Edit: Bogdan Crivat, of the MS DM team, added this description of the cluster diagram: "By default the shading is based on the size(population) of each cluster. The layout is based on the similarity of distribution of each cluster. In short, this means that clusters close to each other in this diagram are more similar than clusters that are far from each other." 
 
 
 
In the cluster profile above you get a confirmation that cluster/group 4 and cluster/group 8 have more bike buyers and a confirmation of the percentage probability of these two cluster groups. Do not forget to have a look at the other attributes for these two groups because they will tell you more about if they differ between other groups.  This can be the hard part but you can get a quick opinion but seeing if the proportion of the colours differs between each attribute in different clusters or groups.
 
 
 
In the cluster characteristics viewer(Cluster 4) you can see the probabilities for the most important attribute states or values within a group/cluster. This is why an attribute can occur several times here. Both the probability of the attribute and the state or value of the attribute wil be shown. Put the cursor on the bike buyer = 1 attribute and you will see the same percentage probability that we have seen since the cluster diagram.
 
 
 Finally we can see the cluster discrimination visualizer above where I have selected cluster 4 and 8. This tool can cause some confusion. Here you will see the largest differences for these two clusters regarding their each attribute and attribute state. Bike buyer is at the end since that has the least difference between these two cluster. If you have two clusters with little differences you can have a problem but that depends on what you are looking for. In this context you will probably have to review your mining model.
 
Bogan Crivat also sent me his helpful comment about the difference between Cluster Characteristics and Cluster Discrimation(vs. Complement):
"The discrimination vs. complement view is probably the most useful visualization for any single cluster, as it emphasizes cluster’s specifics." Cluster 7 and 8 have a strong presence of North american customers, so this will appear in characteristics. However, if you compare cluster 8 against its complement, North America will likely not show up in the list ( or, at least , it will not be on top)."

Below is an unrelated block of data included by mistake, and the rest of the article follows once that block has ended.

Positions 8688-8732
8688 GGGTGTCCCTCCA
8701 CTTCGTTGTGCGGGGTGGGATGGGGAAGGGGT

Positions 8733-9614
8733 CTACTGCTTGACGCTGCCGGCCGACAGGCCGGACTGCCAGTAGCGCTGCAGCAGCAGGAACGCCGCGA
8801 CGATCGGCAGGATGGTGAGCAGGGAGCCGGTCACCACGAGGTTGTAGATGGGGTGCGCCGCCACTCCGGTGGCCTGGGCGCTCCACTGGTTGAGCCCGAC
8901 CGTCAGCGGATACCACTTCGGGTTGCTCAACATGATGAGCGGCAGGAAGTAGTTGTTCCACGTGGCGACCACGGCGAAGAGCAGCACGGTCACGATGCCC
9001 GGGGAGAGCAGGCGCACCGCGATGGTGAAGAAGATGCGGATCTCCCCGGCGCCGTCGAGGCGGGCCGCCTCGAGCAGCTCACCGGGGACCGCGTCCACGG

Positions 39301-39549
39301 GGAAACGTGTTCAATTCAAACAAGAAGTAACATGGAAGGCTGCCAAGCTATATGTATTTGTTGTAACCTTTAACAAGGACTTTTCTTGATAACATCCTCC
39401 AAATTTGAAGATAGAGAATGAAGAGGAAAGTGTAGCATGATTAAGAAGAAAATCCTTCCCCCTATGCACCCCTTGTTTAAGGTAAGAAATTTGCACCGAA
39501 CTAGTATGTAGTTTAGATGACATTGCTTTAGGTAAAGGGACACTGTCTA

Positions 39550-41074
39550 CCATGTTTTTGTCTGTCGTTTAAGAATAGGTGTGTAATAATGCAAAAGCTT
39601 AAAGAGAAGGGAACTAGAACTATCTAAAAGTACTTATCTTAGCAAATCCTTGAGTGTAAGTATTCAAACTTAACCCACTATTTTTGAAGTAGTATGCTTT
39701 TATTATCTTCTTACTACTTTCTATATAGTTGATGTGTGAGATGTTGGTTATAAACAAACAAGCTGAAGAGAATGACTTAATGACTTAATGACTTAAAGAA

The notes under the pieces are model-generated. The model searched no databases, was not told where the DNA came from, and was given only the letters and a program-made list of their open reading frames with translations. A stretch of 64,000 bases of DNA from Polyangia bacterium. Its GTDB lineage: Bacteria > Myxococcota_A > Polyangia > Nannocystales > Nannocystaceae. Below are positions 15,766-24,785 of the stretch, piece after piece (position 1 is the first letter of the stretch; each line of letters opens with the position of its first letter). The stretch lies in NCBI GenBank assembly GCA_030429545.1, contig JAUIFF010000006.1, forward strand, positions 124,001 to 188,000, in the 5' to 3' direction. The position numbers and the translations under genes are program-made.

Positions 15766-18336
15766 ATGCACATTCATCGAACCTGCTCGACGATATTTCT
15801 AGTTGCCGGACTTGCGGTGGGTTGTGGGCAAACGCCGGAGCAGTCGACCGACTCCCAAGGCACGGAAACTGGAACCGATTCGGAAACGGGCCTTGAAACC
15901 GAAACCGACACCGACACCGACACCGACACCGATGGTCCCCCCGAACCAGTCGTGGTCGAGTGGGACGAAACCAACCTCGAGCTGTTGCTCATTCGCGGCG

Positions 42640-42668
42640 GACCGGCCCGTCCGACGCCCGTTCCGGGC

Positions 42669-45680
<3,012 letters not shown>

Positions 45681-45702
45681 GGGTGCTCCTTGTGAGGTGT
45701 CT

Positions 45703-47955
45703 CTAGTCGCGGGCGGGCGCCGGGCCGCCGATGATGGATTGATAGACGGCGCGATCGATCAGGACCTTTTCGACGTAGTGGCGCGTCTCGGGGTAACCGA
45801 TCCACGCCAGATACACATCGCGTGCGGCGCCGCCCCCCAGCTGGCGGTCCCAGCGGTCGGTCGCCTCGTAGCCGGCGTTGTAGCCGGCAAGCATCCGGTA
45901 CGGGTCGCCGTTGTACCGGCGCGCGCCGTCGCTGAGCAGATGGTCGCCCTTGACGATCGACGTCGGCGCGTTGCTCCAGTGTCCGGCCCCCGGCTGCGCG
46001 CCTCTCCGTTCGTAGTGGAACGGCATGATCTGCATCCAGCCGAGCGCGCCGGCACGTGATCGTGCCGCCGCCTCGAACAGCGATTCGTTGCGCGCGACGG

The complement is everything outside of the selected cluster.
 
Edit: I have change the cluster number to reflect the strong North American customers in the sample I use.
 
It is up to you to decide the names of each cluster depending on the significant attibutes and attribute values for each group. It is also possible to analyze the number of cars attribute and see how that is explained by creating different groups. Change the shading variable in the cluster diagram to the attribute and the state to what you are looking for. 
Advertisements

Leave a Reply

Fill in your details below or click an icon to log in:

WordPress.com Logo

You are commenting using your WordPress.com account. Log Out / Change )

Twitter picture

You are commenting using your Twitter account. Log Out / Change )

Facebook photo

You are commenting using your Facebook account. Log Out / Change )

Google+ photo

You are commenting using your Google+ account. Log Out / Change )

Connecting to %s

 
%d bloggers like this: